- Receipt should also include the name of the donor and details of amount donated mentioned on it.
- Registration number of the trust under section 80G and validity of registration (registration period) must be mentioned on the receipt.
2. Form 58:
- If your donation is eligible for 100% tax deduction then you also require a Form 58 from the trust or institution.
- Details like cost of project, amount authorised for project & actual amount collected by the institute is mentioned in Form 58.
- Without Form 58, your claim for 100% tax deduction can be rejected even if you have stamped receipt.
3.Photocopy of the 80G certificate:
- This document is not mandatory to claim tax deduction.
- However, you can ask for a photocopy of this certificate to ensure that it is still valid.
Who can avail the benefit?
Deduction under this section is not restricted to any specific category of persons/ assessees. This deduction can be availed by any assessee who makes a donation to the notified institutions and the relief funds set up by the government.
However, one must remember that any donation made to foreign trusts and political parties do not qualify for deduction under this section. Any donation to political parties made by an Individual can be claimed as a deduction under the section 80GGC of the I-T Act.
A. Donations which qualify for 100% deduction without any upper limit:
- National Illness Assistance Fund
- National Blood Transfusion Council or to any State Blood Transfusion Council
- National Defence Fund set up by the Central Government
- Prime Minister’s National Relief Fund
- National Foundation for Communal Harmony
- Zila Saksharta Samiti constituted in any district under the chairmanship of the Collector of that district
- Fund set up by a State Government for the medical relief to the poor
- National Trust for Welfare of Persons with Autism, Cerebral Palsy, Mental Retardation and Multiple Disabilities
- An approved university/educational institution of National eminence
- National Sports Fund
- National Cultural Fund
- Fund for Technology Development and Application
- National Children’s Fund
- Chief Minister’s Relief Fund or Lieutenant Governor’s Relief Fund with respect to any State or Union Territory
- The Army Central Welfare Fund or the Indian Naval Benevolent Fund or the Air Force Central Welfare Fund, Andhra Pradesh Chief Minister’s Cyclone Relief Fund, 1996
- The Maharashtra Chief Minister’s Relief Fund during October 1, 1993 and October 6, 1993
- Chief Minister’s Earthquake Relief Fund, Maharashtra
- Any fund set up by the State Government of Gujarat exclusively for providing relief to the victims of earthquake in Gujarat
- Any trust, institution or fund to which Section 80G(5C) applies for providing relief to the victims of earthquake in Gujarat (contribution made during January 26, 2001 and September 30, 2001) or
- Prime Minister’s Armenia Earthquake Relief Fund
- Africa (Public Contributions – India) Fund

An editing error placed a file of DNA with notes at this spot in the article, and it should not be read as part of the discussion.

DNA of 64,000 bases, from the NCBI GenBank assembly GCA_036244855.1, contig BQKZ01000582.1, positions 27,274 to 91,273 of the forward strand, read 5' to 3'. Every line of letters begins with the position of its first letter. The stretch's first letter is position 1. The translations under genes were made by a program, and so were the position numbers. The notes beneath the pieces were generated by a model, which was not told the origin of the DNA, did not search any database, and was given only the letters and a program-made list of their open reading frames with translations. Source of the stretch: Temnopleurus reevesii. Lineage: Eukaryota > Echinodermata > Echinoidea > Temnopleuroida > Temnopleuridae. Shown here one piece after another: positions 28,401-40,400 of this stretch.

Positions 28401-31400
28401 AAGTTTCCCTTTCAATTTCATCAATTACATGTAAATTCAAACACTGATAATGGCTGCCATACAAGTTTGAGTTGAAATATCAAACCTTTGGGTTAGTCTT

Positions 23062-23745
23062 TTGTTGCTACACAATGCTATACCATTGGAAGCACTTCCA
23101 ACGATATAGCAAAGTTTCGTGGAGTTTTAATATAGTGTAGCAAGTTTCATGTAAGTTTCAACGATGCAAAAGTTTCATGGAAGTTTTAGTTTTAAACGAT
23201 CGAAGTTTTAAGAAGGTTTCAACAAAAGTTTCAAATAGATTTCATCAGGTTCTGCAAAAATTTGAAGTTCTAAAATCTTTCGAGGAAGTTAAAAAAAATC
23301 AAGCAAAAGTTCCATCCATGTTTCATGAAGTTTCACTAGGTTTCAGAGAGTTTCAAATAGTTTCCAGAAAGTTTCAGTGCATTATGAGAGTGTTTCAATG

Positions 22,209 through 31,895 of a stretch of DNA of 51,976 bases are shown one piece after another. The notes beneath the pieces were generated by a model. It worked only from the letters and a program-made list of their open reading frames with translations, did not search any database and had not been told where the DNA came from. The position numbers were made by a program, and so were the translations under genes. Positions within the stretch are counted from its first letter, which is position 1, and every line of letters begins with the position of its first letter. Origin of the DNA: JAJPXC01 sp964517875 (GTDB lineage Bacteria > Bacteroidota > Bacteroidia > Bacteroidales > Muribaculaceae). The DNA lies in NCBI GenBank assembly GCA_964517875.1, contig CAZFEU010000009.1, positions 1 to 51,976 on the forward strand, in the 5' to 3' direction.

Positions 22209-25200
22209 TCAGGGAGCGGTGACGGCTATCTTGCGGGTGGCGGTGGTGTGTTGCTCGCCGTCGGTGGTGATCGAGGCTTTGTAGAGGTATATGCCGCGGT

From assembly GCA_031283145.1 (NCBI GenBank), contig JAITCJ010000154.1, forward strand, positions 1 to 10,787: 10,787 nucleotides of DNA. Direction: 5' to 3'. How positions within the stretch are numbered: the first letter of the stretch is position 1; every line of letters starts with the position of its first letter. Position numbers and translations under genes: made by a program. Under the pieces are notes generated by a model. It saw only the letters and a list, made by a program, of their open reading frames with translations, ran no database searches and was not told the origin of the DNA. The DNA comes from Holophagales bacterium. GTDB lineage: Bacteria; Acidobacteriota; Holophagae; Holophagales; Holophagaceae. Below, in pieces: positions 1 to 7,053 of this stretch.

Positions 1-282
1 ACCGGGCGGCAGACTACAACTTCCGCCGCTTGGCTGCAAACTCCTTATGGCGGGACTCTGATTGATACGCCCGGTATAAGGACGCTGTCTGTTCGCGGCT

- Swachh Bharat Kosh (applicable from FY 2014-15)
- Clean Ganga Fund (applicable from FY 2014-15)
- National Fund for Control of Drug Abuse (applicable from FY 2015-16)
B. Donations which qualify for 50% deduction without any upper limit
- Jawaharlal Nehru Memorial Fund
- Prime Minister’s Drought Relief Fund
- Indira Gandhi Memorial Trust
- Rajiv Gandhi Foundation
C. Donations which qualify for 100% deduction subject to 10% of adjusted gross total income:
- Government or any approved local authority, institution or association to be utilised for the purpose of promoting family planning.
- Donation by a Company to the Indian Olympic Association or to any other notified association or institution established in India for the development of infrastructure for sports and games in India or the sponsorship of sports and games in India.
D. Donations to the following institutions are eligible for 50% deduction subject to 10% of adjusted gross total income:
- Any other fund or any institution which satisfies conditions mentioned in Section 80G(5)
- Government or any local authority to be utilised for any charitable purpose other than the purpose of promoting family planning
- Any authority constituted in India for the purpose of dealing with and satisfying the need for housing accommodation or for the purpose of planning, development or improvement of cities, towns, villages or both
- Any corporation referred in Section 10(26BB) for promoting interest of minority community
- For repairs or renovation of any notified temple, mosque, gurudwara, church or other place
Mode of Payment
A deduction can be claimed under section 80G only when the contribution is made to specified funds and institutions either via cheque or cash.
Effective from the assessment year 2018-19, a person can avail a maximum deduction of Rs 2,000 if the donation is made in cash. However, there is no maximum limit on the deduction amount if the payment is made via cheque or digital payment methods.
Earlier, the maximum limit allowed for donation in cash was Rs 10,000, but the Union Budget of 2017 reduced this to Rs 2,000 in order to curb tax filers from misusing this section by submitting fake donation receipts.
Please note that any donation made in kind such as in the form of clothes, food rations etc. cannot be claimed as deductions under this section.
Maximum Deduction limit under section 80G
Some donations qualify for either 50% or 100% tax deduction whereas some others qualify for the same deduction but up to a maximum limit of 10% of Adjusted Gross Total Income of the taxpayer. So, broadly they can be divided into 4 categories. It can be understood with the help of following illustration:
Donation made to some institutions is eligible for deduction without any upper limit while there are some others where the maximum amount of deduction is limited as per the prescribed provisions.
Category 1: Where deduction is available without any upper limit